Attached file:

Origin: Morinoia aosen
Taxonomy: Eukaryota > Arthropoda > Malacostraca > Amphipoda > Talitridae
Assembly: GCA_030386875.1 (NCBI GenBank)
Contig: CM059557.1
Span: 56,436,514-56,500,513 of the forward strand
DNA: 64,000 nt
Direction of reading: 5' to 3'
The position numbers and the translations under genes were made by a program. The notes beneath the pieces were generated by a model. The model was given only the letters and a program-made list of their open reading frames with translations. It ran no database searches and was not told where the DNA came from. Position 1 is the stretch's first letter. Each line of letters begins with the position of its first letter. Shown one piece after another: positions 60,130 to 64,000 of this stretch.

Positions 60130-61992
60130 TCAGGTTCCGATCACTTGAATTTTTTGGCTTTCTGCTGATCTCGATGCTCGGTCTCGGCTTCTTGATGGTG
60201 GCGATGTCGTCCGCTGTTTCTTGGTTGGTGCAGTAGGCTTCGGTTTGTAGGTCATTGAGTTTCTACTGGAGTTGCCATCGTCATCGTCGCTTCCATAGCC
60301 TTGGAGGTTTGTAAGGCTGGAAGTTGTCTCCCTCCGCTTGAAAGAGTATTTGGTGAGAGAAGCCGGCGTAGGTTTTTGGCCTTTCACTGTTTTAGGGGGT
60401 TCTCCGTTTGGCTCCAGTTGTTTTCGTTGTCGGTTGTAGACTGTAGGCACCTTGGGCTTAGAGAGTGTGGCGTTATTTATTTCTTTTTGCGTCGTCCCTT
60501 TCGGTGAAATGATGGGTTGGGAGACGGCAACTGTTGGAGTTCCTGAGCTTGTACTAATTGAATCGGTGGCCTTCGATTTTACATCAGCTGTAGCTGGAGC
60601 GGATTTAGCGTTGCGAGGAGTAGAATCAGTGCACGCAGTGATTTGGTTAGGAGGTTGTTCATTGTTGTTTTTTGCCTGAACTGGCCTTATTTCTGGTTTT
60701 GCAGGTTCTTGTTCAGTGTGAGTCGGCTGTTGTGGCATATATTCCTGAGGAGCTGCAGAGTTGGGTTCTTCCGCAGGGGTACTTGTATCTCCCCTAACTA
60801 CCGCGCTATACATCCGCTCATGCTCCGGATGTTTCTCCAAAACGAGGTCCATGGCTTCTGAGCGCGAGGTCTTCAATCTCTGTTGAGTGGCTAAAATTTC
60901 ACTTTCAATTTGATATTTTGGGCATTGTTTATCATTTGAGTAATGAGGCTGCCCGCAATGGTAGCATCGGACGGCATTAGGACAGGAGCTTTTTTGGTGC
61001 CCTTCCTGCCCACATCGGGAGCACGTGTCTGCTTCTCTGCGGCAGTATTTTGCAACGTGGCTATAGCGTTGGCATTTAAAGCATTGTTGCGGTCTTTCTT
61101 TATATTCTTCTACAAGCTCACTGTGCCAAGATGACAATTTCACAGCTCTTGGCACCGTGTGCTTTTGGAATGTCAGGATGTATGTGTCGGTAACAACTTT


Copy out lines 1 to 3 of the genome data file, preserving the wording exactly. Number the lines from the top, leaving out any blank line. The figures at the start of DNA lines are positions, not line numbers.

Origin: Morinoia aosen
Taxonomy: Eukaryota > Arthropoda > Malacostraca > Amphipoda > Talitridae
Assembly: GCA_030386875.1 (NCBI GenBank)